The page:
Students work in research teams to investigate the causes and effects of various natural disasters in their assigned cities: Santiago, Chile; Wellington, New Zealand; Tokyo, Japan; Istanbul, Turkey; or Islamabad, Pakistan. Because they are working in teams, this work is easily adapted for students’ varied learning needs and prior knowledge. Through this research, all students develop a basic knowledge of plate tectonics, as well as the more specific threats of their region — earthquakes, tsunamis, typhoons, etc. The research team collaborates on a 2-3 paragraph summary of the environmental constraints of the region. At this point students are taught strategies for using Google Tools for collaborative writing.

 

Once they’ve determined the challenges of their city, students begin to work on finding solutions, both in design elements and materials used. When they have collaborated on a design idea, each student goes to work drawing a scale model of the building from a different viewpoint. This work is preceded by the mathematical connection to proportional representation. Here, again, the work is easily scaffolded, allowing for more or less challenging viewpoints to accommodate the varied levels of the students. Some students are also pushed to create 3D models for their building, using Google Sketchup or similar modeling software.

 

These examples of Ancona scientists at work illustrate how our program develops the skills, practices and competencies that empower students to engage with their world in ways that will serve them throughout their lives and careers. This is just one way our school grows independent life-long learners.

 

5 06, 2014

Math and More

By |2018-12-17T11:37:28-06:00June 5th, 2014|Curriculum Connection|0 Comments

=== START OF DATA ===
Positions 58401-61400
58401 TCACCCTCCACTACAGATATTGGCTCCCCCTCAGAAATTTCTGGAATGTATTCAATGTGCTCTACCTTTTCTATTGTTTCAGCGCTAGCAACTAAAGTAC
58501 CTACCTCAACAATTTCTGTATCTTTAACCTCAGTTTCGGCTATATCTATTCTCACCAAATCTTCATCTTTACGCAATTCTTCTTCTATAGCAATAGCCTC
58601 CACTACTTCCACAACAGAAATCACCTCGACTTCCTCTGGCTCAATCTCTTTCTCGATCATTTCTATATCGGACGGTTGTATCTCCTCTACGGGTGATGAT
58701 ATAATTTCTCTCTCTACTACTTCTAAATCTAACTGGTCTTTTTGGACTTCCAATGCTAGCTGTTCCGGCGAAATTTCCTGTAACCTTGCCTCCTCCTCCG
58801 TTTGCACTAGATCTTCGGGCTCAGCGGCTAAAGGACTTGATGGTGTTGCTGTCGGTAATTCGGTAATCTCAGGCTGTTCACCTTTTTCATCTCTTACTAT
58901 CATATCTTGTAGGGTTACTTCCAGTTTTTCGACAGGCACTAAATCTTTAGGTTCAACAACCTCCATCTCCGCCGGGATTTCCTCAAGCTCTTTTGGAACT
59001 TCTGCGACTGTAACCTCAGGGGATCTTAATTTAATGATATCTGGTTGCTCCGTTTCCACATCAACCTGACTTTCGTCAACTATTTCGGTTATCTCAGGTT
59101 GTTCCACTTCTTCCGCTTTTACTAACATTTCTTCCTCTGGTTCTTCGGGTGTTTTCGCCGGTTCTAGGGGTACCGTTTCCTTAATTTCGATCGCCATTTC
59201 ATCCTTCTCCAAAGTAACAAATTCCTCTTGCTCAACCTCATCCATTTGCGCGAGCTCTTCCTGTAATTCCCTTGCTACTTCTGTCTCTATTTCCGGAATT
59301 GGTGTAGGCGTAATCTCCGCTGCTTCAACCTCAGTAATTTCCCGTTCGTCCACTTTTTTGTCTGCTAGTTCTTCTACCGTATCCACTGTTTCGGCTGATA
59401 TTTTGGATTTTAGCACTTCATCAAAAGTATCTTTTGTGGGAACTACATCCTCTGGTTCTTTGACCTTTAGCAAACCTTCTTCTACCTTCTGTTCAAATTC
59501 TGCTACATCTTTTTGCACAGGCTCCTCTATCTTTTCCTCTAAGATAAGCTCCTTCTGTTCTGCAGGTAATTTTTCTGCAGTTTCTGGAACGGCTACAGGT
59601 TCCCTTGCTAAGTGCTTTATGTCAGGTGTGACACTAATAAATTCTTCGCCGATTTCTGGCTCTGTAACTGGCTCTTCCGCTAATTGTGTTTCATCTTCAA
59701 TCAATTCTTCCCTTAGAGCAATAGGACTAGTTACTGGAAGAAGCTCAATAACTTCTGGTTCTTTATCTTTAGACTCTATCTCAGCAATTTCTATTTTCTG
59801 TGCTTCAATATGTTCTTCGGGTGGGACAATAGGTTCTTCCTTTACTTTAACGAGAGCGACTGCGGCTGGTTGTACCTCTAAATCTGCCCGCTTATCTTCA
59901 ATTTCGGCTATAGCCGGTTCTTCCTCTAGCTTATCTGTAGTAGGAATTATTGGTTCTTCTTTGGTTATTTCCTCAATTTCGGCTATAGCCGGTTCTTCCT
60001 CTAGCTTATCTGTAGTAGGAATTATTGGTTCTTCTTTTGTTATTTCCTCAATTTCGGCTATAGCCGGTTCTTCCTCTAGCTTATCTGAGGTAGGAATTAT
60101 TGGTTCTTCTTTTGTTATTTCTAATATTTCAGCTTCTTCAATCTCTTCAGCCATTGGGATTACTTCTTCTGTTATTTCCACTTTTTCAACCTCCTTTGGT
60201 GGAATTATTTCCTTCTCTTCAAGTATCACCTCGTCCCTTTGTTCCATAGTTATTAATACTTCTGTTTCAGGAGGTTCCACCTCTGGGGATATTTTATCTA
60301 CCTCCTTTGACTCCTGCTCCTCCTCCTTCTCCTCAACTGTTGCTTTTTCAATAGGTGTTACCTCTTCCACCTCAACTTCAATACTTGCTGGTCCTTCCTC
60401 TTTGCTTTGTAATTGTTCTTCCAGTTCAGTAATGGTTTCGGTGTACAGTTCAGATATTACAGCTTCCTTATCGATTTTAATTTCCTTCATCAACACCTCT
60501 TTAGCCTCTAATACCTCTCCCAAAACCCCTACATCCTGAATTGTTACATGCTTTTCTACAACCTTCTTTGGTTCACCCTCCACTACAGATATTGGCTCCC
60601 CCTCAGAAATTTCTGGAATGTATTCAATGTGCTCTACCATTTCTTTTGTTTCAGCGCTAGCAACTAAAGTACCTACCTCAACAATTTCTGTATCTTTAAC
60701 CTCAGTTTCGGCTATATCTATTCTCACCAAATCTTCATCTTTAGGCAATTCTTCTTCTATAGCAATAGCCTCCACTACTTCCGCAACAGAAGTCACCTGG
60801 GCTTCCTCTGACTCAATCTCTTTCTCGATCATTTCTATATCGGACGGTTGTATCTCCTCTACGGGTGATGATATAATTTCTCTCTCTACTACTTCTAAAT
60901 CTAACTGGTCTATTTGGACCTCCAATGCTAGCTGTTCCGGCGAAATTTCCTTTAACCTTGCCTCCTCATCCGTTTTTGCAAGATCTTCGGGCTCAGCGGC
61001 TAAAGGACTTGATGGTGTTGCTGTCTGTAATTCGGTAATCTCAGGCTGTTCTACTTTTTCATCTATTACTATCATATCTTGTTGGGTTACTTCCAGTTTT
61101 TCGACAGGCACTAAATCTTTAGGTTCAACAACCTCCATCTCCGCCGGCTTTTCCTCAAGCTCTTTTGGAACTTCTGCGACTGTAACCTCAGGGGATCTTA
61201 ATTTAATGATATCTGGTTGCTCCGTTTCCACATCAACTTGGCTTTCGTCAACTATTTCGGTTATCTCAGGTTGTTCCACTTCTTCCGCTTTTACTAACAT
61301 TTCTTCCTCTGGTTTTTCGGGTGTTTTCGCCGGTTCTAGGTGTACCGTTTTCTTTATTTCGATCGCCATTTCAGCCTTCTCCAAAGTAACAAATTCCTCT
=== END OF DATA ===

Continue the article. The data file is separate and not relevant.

by Bonnie L. Wishne and Sylvia Glauster

 

Being a progressive and constructivist school has many implications, for example:

-Teachers create their own curricula.

-We integrate the traditional subjects, because we want children to understand that knowledge is connected.

-We want students to make their own connections, too, because innovation arises in seeing novel connections.

-We create practical applications, because we believe children should be active learners who connect their learning to their own lives.

-We want the children to learn the processes and ways of thinking particular to a discipline at least as much as we want them to learn specific content.

-We take the learners into account, so that the interests and abilities of particular children influence the teacher’s planning and attention.

math1

For all of these reasons, talking about Ancona’s curriculum can be complex. As an example, Sylvia Glauster and Liz Iverson’s 6th graders are wrapping up Money Math, an original unit that develops the students’ facility with decimals
while introducing spreadsheets, algebraic concepts and many practical financial principles.

 

Studying Decimals

In this two-month long simulation, each sixth grade student takes the role of a newly employed college graduate who must stretch his/her salary to2 cover rent, transportation, food, fun, and emergencies.  Important mathematical concepts and skills are woven throughout the unit.  All students strengthen their computational skills with decimals — naming place value and rounding, sorting decimals by size, adding and subtracting decimals, multiplying and dividing decimals by whole numbers and then by decimals, finding and using percents and understanding interest.